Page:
We are privileged to share blog postings from our Ambassador Jessie Close, Adrienne Gurman, Henry Boy Jenkins, and other guest bloggers. Please visit regularly as our content will be updated often.
Mean people suck. In my first draft of this blog, that bumper sticker sentiment was all I could type. It’s a natural response to an emotional situation, but I know better. Responding in anger only fuels more intolerance. I have enough to deal with just managing my mental illness. Advocacy is not a license to bully. Leave that to the narrow-minded. Then help them change their mind through peaceful interaction.
Finally, a few months ago, I opened up my drawers, armoire and closet and got rid of 90% of my clothes. As soon as I ditched the mentality that I should be fitting into my clothes and embraced the idea that my clothes should fit my body as it is now, and my life as it is now, I immediately felt a sense of relief. By letting go of all the old clothes, I was removing the opportunity to compare or shame myself back into a body that was never truly mine to begin with.
Pop culture had shaped my views on mental illness and psychiatry, so I approached therapy with some trepidation. Would I have to lie on a couch while the therapist sat out of sight, furiously scribbling notes in a journal? Would I be forced to talk about embarrassing things from my past? Would those notes be sent to my insurance company for billing purposes the way my medical records are made available upon request?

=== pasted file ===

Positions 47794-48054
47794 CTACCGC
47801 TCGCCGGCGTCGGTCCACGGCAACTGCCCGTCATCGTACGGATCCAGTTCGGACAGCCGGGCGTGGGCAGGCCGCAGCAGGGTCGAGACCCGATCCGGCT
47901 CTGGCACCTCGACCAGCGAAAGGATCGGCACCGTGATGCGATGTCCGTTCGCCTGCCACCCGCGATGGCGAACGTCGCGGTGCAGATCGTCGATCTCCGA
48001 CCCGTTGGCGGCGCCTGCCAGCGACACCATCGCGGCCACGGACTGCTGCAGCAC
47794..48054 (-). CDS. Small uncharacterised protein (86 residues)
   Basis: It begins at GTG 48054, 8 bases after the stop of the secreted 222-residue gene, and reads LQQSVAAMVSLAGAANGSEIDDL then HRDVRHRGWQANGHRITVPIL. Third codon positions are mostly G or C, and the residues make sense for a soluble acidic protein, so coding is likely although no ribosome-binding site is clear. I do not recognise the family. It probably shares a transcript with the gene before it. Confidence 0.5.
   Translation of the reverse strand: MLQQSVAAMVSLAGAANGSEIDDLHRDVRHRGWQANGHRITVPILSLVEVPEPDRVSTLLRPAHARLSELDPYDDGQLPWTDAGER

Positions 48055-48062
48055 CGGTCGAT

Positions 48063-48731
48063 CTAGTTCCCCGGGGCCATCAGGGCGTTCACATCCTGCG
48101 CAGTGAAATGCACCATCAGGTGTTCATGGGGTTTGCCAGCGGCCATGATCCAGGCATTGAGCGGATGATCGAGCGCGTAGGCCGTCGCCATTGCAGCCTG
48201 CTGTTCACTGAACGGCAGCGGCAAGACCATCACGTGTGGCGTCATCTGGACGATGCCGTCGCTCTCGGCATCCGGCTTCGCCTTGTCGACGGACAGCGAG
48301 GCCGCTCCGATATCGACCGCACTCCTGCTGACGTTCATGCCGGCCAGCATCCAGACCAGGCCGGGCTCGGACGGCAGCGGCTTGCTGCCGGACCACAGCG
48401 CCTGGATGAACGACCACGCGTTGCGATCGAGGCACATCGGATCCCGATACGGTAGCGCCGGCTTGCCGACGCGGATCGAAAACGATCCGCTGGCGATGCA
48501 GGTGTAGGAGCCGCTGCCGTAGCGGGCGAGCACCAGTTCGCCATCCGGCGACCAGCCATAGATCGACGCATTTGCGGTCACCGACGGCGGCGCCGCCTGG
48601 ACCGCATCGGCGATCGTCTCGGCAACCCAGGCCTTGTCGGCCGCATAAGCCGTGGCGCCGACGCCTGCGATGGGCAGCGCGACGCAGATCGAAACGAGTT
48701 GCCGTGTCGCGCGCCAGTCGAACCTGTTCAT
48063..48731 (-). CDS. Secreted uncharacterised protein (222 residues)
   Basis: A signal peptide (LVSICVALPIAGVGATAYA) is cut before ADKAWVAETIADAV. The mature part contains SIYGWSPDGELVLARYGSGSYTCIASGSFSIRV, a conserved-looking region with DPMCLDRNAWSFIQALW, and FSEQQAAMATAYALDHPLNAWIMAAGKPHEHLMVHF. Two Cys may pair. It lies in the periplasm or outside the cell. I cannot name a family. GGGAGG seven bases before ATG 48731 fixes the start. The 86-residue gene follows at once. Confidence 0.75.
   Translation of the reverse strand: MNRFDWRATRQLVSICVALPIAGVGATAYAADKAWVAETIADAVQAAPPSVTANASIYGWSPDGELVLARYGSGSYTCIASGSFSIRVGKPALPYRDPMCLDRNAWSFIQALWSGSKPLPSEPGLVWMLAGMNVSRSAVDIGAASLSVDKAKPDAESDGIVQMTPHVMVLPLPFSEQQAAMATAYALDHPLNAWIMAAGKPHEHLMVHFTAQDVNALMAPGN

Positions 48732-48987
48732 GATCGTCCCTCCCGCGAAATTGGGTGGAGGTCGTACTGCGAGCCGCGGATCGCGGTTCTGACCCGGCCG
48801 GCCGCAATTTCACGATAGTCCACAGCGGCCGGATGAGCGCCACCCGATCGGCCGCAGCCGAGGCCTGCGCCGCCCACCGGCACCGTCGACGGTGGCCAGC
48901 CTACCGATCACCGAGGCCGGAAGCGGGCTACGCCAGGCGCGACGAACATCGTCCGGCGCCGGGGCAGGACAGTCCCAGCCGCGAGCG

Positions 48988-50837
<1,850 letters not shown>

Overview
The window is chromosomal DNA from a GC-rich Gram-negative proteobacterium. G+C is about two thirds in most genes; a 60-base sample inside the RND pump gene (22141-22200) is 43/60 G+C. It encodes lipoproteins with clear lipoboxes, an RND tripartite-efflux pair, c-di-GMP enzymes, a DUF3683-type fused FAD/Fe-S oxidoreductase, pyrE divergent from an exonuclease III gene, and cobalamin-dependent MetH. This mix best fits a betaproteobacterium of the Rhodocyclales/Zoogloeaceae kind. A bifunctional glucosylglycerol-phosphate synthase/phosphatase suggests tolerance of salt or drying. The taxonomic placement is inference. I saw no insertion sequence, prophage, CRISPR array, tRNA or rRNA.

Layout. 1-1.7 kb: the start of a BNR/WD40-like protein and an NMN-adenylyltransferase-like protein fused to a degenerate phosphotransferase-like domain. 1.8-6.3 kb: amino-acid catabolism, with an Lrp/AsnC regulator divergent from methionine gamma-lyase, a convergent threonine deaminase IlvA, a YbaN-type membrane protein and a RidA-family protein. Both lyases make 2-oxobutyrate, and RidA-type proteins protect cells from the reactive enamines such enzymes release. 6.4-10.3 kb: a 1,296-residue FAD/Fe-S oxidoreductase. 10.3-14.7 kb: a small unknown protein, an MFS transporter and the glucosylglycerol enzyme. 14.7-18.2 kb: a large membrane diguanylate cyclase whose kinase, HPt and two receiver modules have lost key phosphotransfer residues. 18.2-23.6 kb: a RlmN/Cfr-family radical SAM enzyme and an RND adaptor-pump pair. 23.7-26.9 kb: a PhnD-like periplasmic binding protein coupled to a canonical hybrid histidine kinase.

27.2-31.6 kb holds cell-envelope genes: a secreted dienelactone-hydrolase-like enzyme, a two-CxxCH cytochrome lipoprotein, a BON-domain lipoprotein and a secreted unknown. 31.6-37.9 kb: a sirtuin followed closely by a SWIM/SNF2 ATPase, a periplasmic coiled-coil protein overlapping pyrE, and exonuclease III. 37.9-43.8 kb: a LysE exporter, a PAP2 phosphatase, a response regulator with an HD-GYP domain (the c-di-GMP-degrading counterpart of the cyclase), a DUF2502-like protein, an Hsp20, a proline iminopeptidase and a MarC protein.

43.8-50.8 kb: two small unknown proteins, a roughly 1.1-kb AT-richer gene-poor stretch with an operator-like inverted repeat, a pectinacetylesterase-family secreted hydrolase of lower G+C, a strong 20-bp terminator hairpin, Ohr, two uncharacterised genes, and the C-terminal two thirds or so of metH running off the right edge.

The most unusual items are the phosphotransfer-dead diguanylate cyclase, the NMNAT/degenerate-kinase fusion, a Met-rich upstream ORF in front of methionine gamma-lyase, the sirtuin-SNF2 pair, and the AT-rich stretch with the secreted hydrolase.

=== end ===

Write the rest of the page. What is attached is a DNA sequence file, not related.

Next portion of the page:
After the three-week stay in the hospital, where they changed up his meds because he had become psychotic, he hasn’t settled yet. I implored them to keep him through the transition. I mean, changing serious, anti-psychotic meds after ten years is no small thing.
From my life experiences, I’ve come to learn that stigma comes in many forms. When I say I have bipolar I’m not so afraid anymore of what people think. It’s an illness that I was born with and something I have zero control over having. People tend not to judge you so much for having bipolar; they do still judge you for the stereotypes ingrained in the world that come along with it, but that’s why I speak out and work with Bring Change to Mind.
Kim Walters has lived with anxiety her whole life. However, she didn’t seek out help until the pressures of being a mom forced her to. With her children in tow, anxiety struck Walters everywhere she went, including the grocery store, library, park, and more. At 32-years old, she decided to…